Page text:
Issues: Hiroshima and Nagasaki Atomic Bombings

A U.S. B-29 bomber named the Enola Gay dropped the world's first atomic bomb on Hiroshima, Japan on August 6, 1945.  Three days later, on August 9, the United States dropped the second atomic bomb on Nagasaki, Japan.  Tens-of-thousands perished instantly in the two bombings, and hundreds of thousands were injured and suffered long-term illnesses.  The fact that the U.S. dropped these powerful weapons on Japan to end the war has been the focus of much debate in its own right, but some specific issues have arisen out of the atomic bombings that deserve to be highlighted.  These are presented below.

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Hiroshima and Nagasaki Museums

The cities of Hiroshima and Nagasaki in Japan are the only two cities to have experienced the devastation of an atomic bomb.  Every year on August 6 (Hiroshima) and August 9 (Nagasaki), these cities remember the atomic bombings and those who perished.  Both cities constructed museums to not only remember those two days, but also to serve as an educational memorial to remind people of the consequences of war.

Please refer to the following links for more detailed descriptions of these museums.

Hiroshima Peace Museum and Peace Park

Nagasaki Atomic Bomb Museum

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The Enola Gay Smithsonian Exhibit

In 1994, the Smithsonian National Air and Space Museum in Washington D.C. planned to open an exhibit in 1995 marking the 50th anniversary of the end of WWII.  The name of the exhibit was entitled, "The Crossroads: The End of WWII, the atomic bomb, and the Cold War."  The centerpiece to this exhibit was to be a restored Enola Gay. 

A controversy ensued because of the inability to come to a common interpretation of historical events surrounding the Enola Gay.  Members of this controversy included Air Force officials, Paul Tibbets (pilot of the Enola Gay), U.S. Congressmen, historians, museum curators, and the Japanese.  Questions surrounding the exhibit included, among other concerns, whether the exhibit should celebrate the past or act as an education tool about the consequences of war as well as whether the 50th anniversary should focus on the victors or victims.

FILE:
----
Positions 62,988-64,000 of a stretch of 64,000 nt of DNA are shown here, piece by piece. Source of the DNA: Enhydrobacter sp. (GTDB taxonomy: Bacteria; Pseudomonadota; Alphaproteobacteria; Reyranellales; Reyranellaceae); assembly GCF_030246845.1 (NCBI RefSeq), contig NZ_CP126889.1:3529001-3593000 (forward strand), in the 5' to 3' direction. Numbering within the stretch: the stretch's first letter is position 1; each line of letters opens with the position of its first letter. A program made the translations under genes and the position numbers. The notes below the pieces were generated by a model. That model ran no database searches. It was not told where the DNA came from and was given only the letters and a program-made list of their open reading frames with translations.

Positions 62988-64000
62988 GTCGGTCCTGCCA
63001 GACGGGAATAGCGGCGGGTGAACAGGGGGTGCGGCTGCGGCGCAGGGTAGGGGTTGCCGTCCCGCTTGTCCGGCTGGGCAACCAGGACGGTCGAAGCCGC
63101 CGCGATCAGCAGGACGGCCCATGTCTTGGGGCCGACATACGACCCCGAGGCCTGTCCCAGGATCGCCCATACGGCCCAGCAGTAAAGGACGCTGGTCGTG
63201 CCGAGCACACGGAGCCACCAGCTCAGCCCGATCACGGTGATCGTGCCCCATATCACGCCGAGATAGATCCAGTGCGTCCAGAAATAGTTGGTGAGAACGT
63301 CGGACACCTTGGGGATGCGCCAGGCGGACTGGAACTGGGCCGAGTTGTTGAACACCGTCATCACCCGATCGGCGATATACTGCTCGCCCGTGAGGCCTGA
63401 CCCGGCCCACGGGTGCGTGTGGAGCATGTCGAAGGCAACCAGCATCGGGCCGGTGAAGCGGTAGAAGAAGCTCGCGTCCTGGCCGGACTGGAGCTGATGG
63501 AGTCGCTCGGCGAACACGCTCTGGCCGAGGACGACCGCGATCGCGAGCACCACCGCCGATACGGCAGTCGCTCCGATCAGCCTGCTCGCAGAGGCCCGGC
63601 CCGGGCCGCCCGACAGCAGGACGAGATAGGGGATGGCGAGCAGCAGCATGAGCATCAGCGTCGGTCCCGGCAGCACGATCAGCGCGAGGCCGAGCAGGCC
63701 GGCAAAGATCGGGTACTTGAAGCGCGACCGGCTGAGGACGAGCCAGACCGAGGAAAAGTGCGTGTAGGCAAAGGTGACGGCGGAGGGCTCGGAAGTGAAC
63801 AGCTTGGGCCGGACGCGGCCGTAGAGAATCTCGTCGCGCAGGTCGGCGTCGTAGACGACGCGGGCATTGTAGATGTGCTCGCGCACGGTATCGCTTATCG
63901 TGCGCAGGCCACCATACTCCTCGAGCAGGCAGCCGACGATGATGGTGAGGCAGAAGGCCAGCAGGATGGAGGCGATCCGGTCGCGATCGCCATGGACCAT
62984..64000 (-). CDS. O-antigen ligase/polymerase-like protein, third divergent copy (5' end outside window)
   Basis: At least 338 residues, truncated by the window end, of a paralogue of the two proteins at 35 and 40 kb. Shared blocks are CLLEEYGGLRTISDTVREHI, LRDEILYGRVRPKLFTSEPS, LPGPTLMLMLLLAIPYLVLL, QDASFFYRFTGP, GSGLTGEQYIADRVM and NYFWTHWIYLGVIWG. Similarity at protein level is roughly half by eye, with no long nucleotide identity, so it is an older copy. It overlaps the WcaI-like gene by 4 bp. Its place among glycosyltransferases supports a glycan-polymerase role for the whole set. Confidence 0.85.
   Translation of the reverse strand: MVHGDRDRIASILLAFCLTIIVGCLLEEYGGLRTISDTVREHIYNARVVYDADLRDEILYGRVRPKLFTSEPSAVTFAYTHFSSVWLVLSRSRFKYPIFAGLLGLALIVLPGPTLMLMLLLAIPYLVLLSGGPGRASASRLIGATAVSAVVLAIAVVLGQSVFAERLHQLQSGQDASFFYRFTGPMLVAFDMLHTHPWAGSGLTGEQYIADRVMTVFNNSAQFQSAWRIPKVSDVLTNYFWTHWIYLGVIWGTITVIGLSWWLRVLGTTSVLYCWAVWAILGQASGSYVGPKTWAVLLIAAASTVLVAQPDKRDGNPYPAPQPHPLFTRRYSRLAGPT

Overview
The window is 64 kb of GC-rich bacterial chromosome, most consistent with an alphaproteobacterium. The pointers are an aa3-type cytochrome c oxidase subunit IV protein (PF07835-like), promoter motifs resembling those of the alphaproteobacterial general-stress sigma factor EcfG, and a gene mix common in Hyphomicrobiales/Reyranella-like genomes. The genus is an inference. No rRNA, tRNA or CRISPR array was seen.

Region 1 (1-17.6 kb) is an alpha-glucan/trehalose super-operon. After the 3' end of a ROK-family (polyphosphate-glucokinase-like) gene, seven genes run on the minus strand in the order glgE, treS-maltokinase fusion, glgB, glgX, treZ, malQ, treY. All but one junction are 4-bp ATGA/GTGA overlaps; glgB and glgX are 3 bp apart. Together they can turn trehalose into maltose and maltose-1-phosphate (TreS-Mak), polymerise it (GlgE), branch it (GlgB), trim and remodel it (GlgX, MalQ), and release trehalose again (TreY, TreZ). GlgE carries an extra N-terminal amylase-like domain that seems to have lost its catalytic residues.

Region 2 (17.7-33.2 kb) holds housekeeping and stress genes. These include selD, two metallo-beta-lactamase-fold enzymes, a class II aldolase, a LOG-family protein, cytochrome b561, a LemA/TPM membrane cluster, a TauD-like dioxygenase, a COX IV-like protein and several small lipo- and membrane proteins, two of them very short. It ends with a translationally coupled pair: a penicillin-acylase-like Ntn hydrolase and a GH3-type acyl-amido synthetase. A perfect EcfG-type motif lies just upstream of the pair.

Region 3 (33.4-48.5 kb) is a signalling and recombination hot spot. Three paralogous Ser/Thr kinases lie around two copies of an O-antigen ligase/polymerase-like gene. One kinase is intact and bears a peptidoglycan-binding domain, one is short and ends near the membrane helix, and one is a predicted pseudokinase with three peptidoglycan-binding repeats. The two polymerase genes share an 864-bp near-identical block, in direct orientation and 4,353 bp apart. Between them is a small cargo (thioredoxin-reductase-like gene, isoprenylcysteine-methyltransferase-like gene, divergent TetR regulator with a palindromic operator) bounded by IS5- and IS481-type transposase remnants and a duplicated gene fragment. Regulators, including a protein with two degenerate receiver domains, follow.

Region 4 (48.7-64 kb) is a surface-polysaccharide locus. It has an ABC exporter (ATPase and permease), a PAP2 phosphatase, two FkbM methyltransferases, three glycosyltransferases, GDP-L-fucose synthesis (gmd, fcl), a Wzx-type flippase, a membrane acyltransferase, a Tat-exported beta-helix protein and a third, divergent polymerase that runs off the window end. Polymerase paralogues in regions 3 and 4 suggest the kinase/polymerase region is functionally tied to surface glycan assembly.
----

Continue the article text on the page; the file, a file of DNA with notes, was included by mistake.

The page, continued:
The controversy continued for almost one year.  In the end, the Smithsonian Institute cancelled their plans for the exhibit and replaced it with a much more agreeable, less controversial exhibit that opened on June 28, 1995.  But this action too came with controversy as those against the initial exhibit praised their actions while groups supporting the initial exhibit protested their decision to back down.  The exhibit closed on May 18, 1998. 

Please refer to the following websites for more information on the Enola Gay and the Enola Gay exhibit.

Smithsonian National Air and Space Museum online exhibit.
Enola Gay: Former Exhibition

Official Website of General Paul Tibbets
Enola Gay Remembered, Inc.

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Kwak Kwi Hoon court case

The Kwak Kwi Hoon court case represents a successful attempt by an individual to obtain compensation for injury sustained while residing in Hiroshima during the atomic bombing.  Please refer to the following link for a more detailed description of the court case.

Kwak Kwi Hoon vs. the Japanese National Government and the Osaka Prefectural Government